Wild white cacao. Today we are heading high up into the mountains, to one of the highest cacao found in the world at 4100ft. This is exceptional for cacao which is typically found growing at 2000ft to 3000ft.
This time I sit on the back of the 4×4, this gives me a great view but also it is like the difference between watching everything in a cinema and real life. Motor cyclists will say the same feeling applies to bike vs car. I can smell and hear the countryside, it is exhilarating. The roads are very poor and I can hear Brian in his Yankee accent shouts “Gonna lock it down” “oh yeah baby” he is thrilled to use the trucks full ability. I get thrown about in the back like a rodeo rider.
The further we get up the track the more stares I get from the locals, many take a double take to see this ginger gringo, one girl just plain bursts out laughing at the sight of me. Only a handful of whites have made it up here before. A couple of kids on seeing me dive into the bushes to hide, we make bird calls to each other. I am having a blast.
It takes about an hour to get up to our destination. We are greeted by Don Roberto and his family, welcomed into what must be a part of their house which also holds a community shop. It is a big room, the walls shelved with oil, sweets and basics. There are large sacks of rice on the floor and strings of plastic toys hang from the ceilings.
Roberto’s family arrange seats for us. There is a gentle formality to the meeting which was not so prevalent with the other farmers, Roberto talks to us about his decision to make a future in this very special white cacao that Brian is helping to create a market for. The story is told of how Roberto heard of a gringo in the town below who was looking for white cacao, just at the same time Roberto was about to cut down these trees. He felt the white cacao was an oddity lacked the bitterness which he enjoyed! Roberto turned up at Brian’s office to find out more (not easy without a car to get up and down the mountain). Brian on hearing the farmers story of 100% white beans was immediately interested. The 23 wild trees were saved.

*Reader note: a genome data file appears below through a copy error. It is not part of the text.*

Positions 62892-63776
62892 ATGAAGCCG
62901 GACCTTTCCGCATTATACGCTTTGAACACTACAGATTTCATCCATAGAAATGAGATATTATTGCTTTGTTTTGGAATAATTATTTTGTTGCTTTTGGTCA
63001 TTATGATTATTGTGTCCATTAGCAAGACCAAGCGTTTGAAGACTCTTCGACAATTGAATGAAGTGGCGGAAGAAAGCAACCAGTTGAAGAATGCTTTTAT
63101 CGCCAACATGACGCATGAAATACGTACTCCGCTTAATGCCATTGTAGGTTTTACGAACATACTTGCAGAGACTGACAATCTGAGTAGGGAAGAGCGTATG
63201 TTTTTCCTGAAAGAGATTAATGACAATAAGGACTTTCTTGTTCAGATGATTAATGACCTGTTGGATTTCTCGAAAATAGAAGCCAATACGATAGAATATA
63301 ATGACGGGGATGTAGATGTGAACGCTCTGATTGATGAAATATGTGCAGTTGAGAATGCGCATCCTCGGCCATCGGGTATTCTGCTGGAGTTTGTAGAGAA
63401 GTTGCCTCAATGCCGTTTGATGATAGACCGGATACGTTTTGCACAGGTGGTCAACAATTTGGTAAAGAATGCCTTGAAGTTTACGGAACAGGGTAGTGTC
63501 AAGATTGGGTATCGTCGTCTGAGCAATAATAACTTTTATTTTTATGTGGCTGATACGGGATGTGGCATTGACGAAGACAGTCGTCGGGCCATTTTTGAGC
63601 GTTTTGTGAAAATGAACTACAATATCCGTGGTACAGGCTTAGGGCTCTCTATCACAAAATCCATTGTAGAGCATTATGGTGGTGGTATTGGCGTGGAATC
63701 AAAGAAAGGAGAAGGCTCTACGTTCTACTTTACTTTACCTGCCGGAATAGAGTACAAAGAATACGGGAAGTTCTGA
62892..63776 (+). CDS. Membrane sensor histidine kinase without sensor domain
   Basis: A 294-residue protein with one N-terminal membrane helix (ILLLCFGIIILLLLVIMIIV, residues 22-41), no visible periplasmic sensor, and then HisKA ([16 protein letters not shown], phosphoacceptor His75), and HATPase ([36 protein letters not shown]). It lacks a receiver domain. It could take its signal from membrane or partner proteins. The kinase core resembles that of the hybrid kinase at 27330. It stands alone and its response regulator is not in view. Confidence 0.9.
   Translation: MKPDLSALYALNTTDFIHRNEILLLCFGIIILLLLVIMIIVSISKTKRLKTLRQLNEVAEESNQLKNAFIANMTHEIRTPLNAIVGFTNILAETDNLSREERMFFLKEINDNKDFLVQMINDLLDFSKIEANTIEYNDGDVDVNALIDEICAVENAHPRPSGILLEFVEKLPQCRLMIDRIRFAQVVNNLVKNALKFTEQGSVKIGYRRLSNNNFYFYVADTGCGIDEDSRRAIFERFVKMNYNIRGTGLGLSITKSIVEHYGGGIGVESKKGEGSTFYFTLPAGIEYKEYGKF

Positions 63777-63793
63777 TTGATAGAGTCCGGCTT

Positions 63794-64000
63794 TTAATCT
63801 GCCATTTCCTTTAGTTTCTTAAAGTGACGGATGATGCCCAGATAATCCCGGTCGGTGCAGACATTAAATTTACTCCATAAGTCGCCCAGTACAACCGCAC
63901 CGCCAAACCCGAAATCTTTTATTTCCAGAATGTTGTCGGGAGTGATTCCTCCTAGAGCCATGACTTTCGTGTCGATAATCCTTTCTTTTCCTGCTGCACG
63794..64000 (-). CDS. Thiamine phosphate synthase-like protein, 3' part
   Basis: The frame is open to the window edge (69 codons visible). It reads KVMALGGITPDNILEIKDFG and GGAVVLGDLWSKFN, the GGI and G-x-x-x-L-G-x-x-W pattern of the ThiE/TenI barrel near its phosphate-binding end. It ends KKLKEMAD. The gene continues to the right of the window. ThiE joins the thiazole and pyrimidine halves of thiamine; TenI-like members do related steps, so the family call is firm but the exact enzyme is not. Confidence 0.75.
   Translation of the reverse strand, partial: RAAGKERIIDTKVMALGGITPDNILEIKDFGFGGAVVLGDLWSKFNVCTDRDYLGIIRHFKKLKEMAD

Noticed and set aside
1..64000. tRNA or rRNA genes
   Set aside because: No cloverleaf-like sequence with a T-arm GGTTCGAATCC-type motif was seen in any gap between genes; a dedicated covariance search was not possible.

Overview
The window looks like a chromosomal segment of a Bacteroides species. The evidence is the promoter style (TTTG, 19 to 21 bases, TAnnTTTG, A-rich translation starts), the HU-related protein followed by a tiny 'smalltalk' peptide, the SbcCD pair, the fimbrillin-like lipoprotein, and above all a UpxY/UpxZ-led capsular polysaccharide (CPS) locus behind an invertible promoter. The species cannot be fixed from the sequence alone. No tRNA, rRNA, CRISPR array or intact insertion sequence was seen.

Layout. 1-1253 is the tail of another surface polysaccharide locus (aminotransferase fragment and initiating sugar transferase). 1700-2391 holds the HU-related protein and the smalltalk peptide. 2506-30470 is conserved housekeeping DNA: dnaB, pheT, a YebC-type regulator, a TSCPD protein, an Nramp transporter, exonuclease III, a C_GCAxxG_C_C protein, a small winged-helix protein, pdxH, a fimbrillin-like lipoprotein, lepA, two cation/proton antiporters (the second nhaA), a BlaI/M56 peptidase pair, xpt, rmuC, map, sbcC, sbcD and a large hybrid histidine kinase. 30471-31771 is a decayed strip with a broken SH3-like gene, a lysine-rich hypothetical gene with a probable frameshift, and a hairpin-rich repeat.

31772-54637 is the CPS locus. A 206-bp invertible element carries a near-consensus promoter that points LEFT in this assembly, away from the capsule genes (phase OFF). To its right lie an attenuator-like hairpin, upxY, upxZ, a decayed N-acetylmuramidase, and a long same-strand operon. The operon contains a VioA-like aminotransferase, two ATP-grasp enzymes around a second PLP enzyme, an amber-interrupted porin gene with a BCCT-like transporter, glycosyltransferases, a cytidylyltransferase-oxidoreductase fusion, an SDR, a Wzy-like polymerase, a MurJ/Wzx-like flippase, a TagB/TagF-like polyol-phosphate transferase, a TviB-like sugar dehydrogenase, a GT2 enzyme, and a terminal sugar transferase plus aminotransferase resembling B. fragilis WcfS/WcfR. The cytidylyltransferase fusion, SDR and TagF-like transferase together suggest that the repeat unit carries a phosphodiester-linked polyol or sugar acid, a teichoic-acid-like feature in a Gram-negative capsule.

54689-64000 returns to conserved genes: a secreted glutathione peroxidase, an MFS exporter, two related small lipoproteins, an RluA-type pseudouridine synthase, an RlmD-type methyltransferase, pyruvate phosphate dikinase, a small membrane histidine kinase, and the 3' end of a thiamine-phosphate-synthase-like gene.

Roberto has made 12,000 clones from the wild trees. He is very pleased to announce that the future of this strain is now secure. We are all very pleased too! A very famous cacao from Venezuela, known as ‘porcelana’ produces some of the finest cacao in the world. I love this cacao, but have been told by Brian that chocolate companies producing porcelana (which will go unnamed) can get away with as little as 10% white beans. The nacional we are using averages 42% white beans, and Roberto’s clones will produce 100% whites!! This is only possible due to the isolation of the farm from other cacao plantations, preventing any unwanted cross-pollination.
We begin the 1/2 mile walk up steep muddy paths to the wild trees, we are calm but deeply excited, the air is humid but pleasant and fairly cool, motionless fog sits in patches around the surrounding hills. The fog, like the people is in no great hurry. Roberto’s daughter insists on carrying Friederike’s back pack, his son cuts walking sticks out of the forest for us. His family is really beautiful, so nice.
We pass through the cloning gardens, Roberto has laboured hard to achieve these. Stunning views over the Andes. Coffee, maize, and fruits are also farmed here.
Heading up a very steep wild incline, I begin to notice green, hardy pods. The trees have been left to grow here, they are old, wild and gnarly. The pods are much tougher looking, adjusted to holding their own amongst all the other wild plants. More and more of them appear out of the lush green. Brian breaks a few pods off the tree and cuts them down the middle with the machete. Clean, crisp white cacao presents itself to us like a maiden hidden in the wild.
We find an old tree and spend some time sitting together, taking in the sights, smells and noises of the whole area. Before we leave I climb to the top of the tree to be greeted by sunshine.
Plodding back through the mud we make our way back to Roberto’s place. The kids find us funny, juggling sweet lemons.
At Roberto’s house we toast to the future of white cacao, offer our gratitude and ambitions to return to him in the coming years to bring chocolate made from his beans. He is very enamoured by this prospect, a great guy with a beautiful relaxed smile.
We all know here that what Roberto desperately needs, is not chocolate, but an income from his efforts. He is hopeful that his sons will be able to continue farming and living here at altitude. If the project does not succeed, his sons will need to make their way to the cities to find work and I can tell that these peaceful souls in their isolation would be damaged by the harder life awaiting them below.
We all hope that there will be a growing market for fine flavour, ethical chocolate in the developed countries which will make all the difference to these communities.
Thank you for taking the time to read my blog.